NEW YORK (Reuters) - A comprehensive review of the U.S. stock market is in order because an enormous increase in new rules has exacerbated the risk of an outdated regulatory framework, a commissioner with the Securities and Exchange Commission said on Thursday.
Today’s stock market bears little resemblance to almost two decades ago, when the SEC last undertook a thorough evaluation that resulted in the Market 2000 report, said SEC Commissioner Daniel Gallagher.
In particular, the self-regulatory aspect of stock exchanges, many of which are now public companies, needs to be reviewed, Gallagher told a conference of the Securities Industry and Financial Markets Association in New York.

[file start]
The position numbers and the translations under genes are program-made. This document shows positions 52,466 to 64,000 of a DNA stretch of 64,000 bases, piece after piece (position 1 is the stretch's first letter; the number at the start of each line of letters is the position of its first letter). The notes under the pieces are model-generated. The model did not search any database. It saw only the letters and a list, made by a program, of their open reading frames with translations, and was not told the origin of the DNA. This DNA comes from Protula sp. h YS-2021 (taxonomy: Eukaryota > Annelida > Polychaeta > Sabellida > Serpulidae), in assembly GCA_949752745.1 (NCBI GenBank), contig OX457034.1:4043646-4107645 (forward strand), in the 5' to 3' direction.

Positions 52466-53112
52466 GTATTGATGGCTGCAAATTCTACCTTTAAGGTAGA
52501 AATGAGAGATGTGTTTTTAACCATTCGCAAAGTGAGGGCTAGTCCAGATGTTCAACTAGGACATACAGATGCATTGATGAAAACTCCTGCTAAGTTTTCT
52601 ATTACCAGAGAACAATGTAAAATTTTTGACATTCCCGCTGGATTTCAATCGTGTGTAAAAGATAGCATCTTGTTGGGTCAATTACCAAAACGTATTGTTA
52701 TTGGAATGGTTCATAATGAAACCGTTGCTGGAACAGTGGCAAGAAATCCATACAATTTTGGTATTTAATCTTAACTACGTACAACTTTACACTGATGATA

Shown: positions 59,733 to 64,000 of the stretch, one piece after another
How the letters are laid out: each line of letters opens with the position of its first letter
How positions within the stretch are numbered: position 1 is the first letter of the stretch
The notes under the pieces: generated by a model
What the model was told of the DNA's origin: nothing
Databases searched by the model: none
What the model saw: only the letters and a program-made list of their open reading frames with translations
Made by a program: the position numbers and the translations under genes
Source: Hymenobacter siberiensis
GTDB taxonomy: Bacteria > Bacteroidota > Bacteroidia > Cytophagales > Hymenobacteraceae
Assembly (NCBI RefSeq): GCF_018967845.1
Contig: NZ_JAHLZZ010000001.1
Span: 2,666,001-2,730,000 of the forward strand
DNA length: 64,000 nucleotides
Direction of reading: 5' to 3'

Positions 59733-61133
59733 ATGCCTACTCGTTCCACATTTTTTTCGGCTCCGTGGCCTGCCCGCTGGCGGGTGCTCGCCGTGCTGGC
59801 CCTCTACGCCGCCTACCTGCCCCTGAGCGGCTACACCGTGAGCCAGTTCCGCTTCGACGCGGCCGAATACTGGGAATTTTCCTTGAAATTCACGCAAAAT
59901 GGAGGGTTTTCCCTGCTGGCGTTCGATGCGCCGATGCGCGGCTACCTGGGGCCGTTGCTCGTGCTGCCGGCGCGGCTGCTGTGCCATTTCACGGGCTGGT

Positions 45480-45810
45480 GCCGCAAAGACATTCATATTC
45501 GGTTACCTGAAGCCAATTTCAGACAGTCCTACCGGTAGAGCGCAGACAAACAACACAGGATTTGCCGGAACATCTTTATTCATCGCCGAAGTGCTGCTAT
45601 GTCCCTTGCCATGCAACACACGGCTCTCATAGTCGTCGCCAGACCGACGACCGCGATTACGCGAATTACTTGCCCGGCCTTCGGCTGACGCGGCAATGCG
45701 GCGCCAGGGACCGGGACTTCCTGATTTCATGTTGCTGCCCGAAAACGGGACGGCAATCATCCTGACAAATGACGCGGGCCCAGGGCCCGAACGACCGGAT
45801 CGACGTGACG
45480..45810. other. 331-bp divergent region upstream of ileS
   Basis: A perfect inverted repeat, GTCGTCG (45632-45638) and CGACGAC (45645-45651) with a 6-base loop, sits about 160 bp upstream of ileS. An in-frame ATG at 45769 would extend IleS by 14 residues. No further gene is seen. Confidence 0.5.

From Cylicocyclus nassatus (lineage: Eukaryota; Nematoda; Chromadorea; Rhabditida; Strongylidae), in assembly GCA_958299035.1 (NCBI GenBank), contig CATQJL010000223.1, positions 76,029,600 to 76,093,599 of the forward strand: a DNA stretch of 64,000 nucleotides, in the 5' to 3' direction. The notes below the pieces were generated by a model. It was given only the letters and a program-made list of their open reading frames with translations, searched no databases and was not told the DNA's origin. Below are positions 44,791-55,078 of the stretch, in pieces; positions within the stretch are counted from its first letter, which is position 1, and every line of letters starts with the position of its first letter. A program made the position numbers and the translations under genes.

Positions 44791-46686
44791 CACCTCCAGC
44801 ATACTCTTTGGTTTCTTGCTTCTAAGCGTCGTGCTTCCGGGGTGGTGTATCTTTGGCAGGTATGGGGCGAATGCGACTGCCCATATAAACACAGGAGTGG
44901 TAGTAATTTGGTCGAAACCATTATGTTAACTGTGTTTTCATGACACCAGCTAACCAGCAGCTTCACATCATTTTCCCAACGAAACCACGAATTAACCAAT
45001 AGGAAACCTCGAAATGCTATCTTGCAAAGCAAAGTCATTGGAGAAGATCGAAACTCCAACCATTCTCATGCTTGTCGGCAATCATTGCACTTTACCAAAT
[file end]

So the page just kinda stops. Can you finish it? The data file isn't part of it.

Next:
“We are at a crossroads with respect to the status of self-regulation,” he said. “For decades now, we’ve been building upon a self-regulatory framework premised on circumstances that no longer exist, a framework that permeates every aspect of market structure.”
It is worth asking whether exchanges should be self-regulatory, especially since they have outsourced many of their regulatory responsibilities to the Financial Industry Regulatory Authority, he said.
The role of FINRA also needs examining, he said, adding, “Is FINRA itself becoming a ‘deputy SEC’?”
Gallagher acknowledged the onus of a large-scale review. “Cost-benefit analysis isn’t easy, it isn’t quick, and it isn’t cheap,” he said. “If self-regulation is to remain viable, however, it is necessary.”
Reporting by Herbert Lash; editing by Matthew Lewis